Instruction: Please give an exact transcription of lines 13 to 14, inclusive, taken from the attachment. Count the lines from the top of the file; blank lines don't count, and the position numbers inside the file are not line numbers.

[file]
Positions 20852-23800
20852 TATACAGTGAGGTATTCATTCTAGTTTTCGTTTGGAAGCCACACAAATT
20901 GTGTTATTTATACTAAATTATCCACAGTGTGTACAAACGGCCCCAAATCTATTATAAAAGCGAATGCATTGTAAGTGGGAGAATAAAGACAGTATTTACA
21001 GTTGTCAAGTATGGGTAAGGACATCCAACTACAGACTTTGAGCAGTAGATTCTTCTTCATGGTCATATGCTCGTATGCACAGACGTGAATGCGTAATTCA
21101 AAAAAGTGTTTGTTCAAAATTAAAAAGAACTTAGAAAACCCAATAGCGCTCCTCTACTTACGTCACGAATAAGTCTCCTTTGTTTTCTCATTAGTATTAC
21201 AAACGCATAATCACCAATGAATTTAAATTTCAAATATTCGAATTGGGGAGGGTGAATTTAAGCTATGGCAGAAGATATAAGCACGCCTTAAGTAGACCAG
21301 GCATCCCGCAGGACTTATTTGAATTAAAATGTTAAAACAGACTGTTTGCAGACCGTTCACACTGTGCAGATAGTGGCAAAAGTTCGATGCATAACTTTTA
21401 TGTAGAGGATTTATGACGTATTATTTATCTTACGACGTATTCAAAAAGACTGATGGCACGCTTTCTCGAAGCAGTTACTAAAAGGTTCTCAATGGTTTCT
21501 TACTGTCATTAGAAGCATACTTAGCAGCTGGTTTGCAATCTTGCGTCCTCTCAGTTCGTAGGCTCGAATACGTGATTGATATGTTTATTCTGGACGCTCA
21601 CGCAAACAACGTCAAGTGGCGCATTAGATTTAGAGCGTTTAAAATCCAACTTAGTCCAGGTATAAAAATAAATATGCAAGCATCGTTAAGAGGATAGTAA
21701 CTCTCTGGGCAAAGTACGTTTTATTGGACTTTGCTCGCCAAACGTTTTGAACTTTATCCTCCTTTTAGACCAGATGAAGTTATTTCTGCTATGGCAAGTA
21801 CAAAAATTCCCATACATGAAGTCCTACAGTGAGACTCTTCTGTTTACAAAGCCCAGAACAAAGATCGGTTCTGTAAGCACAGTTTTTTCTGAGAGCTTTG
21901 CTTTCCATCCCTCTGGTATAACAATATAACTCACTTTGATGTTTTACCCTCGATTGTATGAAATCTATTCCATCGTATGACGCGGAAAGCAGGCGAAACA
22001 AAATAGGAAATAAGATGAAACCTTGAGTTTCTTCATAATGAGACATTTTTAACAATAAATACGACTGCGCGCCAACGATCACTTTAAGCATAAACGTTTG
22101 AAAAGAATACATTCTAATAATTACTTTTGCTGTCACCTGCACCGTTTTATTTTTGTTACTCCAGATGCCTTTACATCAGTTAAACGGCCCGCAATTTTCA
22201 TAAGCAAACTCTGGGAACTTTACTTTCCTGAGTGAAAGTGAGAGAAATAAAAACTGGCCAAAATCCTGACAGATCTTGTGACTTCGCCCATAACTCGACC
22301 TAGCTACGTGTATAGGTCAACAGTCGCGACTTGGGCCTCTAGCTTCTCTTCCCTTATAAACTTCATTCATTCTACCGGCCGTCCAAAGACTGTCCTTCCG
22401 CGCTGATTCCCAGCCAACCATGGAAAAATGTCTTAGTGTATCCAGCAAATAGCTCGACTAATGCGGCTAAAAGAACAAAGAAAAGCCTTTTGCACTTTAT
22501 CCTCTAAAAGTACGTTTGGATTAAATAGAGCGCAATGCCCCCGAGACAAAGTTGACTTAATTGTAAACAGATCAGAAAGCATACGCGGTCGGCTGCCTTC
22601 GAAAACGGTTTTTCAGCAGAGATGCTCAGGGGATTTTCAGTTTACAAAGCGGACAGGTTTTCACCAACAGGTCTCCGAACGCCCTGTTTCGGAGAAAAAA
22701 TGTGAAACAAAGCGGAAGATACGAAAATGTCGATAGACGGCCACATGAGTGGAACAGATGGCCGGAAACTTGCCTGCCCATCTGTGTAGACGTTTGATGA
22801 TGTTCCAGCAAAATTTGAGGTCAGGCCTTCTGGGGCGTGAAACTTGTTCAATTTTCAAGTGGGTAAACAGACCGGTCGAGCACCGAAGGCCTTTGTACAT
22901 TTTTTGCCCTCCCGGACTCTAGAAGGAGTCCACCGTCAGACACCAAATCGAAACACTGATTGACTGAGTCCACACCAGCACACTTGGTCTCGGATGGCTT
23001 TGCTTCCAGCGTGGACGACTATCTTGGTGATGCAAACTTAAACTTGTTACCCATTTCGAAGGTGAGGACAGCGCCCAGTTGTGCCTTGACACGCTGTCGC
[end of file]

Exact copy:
21901 CTTTCCATCCCTCTGGTATAACAATATAACTCACTTTGATGTTTTACCCTCGATTGTATGAAATCTATTCCATCGTATGACGCGGAAAGCAGGCGAAACA
22001 AAATAGGAAATAAGATGAAACCTTGAGTTTCTTCATAATGAGACATTTTTAACAATAAATACGACTGCGCGCCAACGATCACTTTAAGCATAAACGTTTG